- ItemMetadata onlyAn Empirical Study of the Impacts of Clones in Software Maintenance(IEEE, 2011) Mondal, M.; Rahman, M.S.; Saha, R.K.; Krinke, J.; Schneider, K.A.The impacts of clones on software maintenance is a long-lived debate on whether clones are beneficial or not. Some researchers argue that clones lead to additional changes during the maintenance phase and thus increase the overall maintenance effort. Moreover, they note that inconsistent changes to clones may introduce faults during evolution. On the other hand, other researchers argue that cloned code exhibits more stability than non-cloned code. Studies resulting in such contradictory outcomes may be a consequence of using different methodologies, using different clone detection tools, defining different impact assessment metrics, and evaluating different subject systems. In order to understand the conflicting results from the studies, we plan to conduct a comprehensive empirical study using a common framework incorporating nine existing methods that yielded mostly contradictory findings. Our research strategy involves implementing each of these methods using four clone detection tools and evaluating the methods on more than fifteen subject systems of different languages and of a diverse nature. We believe that our study will help eliminate tool and study biases to resolve conflicts regarding the impacts of clones on software maintenance.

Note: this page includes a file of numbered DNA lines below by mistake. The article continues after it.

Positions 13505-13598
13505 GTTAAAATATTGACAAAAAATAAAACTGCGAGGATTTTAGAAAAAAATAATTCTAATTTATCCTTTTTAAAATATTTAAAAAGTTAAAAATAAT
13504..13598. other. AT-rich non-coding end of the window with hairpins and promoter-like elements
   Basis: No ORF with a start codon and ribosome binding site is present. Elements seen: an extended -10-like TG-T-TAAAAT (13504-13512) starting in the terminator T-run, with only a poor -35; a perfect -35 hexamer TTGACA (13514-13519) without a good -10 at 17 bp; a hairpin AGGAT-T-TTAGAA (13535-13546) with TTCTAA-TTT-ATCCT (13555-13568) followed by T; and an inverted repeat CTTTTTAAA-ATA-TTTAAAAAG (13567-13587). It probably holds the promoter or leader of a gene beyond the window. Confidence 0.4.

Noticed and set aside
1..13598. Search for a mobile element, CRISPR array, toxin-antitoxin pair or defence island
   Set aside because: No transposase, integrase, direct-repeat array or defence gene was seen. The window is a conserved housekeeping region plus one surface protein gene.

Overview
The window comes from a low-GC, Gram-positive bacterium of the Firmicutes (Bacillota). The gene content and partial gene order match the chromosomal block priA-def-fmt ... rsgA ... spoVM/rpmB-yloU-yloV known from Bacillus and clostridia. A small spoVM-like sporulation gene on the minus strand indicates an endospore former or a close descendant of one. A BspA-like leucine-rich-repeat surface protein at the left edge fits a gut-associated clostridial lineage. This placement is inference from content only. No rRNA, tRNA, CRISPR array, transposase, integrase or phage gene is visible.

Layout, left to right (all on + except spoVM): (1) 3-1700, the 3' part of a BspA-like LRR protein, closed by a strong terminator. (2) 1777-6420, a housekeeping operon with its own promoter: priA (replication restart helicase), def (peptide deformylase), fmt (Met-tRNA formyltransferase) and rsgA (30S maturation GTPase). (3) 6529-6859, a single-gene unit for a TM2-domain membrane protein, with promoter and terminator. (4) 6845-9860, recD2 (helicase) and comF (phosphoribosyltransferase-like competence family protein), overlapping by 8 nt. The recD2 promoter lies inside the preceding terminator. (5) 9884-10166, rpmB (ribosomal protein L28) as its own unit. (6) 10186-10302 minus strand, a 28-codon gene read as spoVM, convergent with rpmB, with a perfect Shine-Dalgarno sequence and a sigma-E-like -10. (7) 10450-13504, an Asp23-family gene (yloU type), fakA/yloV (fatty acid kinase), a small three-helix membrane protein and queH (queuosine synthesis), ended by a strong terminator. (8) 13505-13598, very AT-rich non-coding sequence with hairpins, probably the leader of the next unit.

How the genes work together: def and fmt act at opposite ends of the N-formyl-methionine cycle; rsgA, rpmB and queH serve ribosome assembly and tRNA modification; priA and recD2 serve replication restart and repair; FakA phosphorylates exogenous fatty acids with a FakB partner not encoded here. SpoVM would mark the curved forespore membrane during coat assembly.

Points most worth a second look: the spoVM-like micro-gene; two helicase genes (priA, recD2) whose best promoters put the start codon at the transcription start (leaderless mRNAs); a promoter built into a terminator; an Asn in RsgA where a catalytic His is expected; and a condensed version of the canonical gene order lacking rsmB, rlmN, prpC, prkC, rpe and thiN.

- ItemMetadata onlyEvaluating Code Clone Genealogies at Release Level: An Empirical Study(IEEE, 2010) Saha, R.K.; Asaduzzaman, M.; Zibran, M.F.; Roy, C.K.; Schneider, K.A.Code clone genealogies show how clone groups evolve with the evolution of the associated software system, and thus could provide important insights on the maintenance implications of clones. In this paper, we provide an in-depth empirical study for evaluating clone genealogies in evolving open source systems at the release level. We develop a clone genealogy extractor, examine 17 open source C, Java, C++ and C# systems of diverse varieties and study different dimensions of how clone groups evolve with the evolution of the software systems. Our study shows that majority of the clone groups of the clone genealogies either propagate without any syntactic changes or change consistently in the subsequent releases, and that many of the genealogies remain alive during the evolution. These findings seem to be consistent with the findings of a previous study that clones may not be as detrimental in software maintenance as believed to be (at least by many of us), and that instead of aggressively refactoring clones, we should possibly focus on tracking and managing clones during the evolution of software systems.